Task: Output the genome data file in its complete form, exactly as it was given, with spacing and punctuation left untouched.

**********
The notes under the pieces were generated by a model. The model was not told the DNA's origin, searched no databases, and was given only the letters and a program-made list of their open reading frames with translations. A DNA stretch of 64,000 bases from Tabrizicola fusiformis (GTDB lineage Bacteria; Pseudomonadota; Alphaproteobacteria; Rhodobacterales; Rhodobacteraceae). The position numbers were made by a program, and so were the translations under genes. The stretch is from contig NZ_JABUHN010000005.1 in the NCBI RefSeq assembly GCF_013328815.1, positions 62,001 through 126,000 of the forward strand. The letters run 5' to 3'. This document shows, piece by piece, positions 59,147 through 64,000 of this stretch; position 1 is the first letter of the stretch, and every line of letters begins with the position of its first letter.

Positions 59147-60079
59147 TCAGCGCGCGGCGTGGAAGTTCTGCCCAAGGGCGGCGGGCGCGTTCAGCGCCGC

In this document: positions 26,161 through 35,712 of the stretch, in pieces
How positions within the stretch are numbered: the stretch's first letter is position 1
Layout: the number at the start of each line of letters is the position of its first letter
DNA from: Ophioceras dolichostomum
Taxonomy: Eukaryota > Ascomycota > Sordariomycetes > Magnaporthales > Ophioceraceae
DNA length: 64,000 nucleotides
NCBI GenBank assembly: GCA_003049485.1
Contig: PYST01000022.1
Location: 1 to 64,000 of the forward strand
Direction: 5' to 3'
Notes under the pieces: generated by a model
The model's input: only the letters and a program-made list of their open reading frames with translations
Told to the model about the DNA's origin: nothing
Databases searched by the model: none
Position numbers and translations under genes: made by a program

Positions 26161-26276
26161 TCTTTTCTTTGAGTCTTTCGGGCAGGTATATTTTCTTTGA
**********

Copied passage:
The notes under the pieces were generated by a model. The model was not told the DNA's origin, searched no databases, and was given only the letters and a program-made list of their open reading frames with translations. A DNA stretch of 64,000 bases from Tabrizicola fusiformis (GTDB lineage Bacteria; Pseudomonadota; Alphaproteobacteria; Rhodobacterales; Rhodobacteraceae). The position numbers were made by a program, and so were the translations under genes. The stretch is from contig NZ_JABUHN010000005.1 in the NCBI RefSeq assembly GCF_013328815.1, positions 62,001 through 126,000 of the forward strand. The letters run 5' to 3'. This document shows, piece by piece, positions 59,147 through 64,000 of this stretch; position 1 is the first letter of the stretch, and every line of letters begins with the position of its first letter.

Positions 59147-60079
59147 TCAGCGCGCGGCGTGGAAGTTCTGCCCAAGGGCGGCGGGCGCGTTCAGCGCCGC

In this document: positions 26,161 through 35,712 of the stretch, in pieces
How positions within the stretch are numbered: the stretch's first letter is position 1
Layout: the number at the start of each line of letters is the position of its first letter
DNA from: Ophioceras dolichostomum
Taxonomy: Eukaryota > Ascomycota > Sordariomycetes > Magnaporthales > Ophioceraceae
DNA length: 64,000 nucleotides
NCBI GenBank assembly: GCA_003049485.1
Contig: PYST01000022.1
Location: 1 to 64,000 of the forward strand
Direction: 5' to 3'
Notes under the pieces: generated by a model
The model's input: only the letters and a program-made list of their open reading frames with translations
Told to the model about the DNA's origin: nothing
Databases searched by the model: none
Position numbers and translations under genes: made by a program

Positions 26161-26276
26161 TCTTTTCTTTGAGTCTTTCGGGCAGGTATATTTTCTTTGA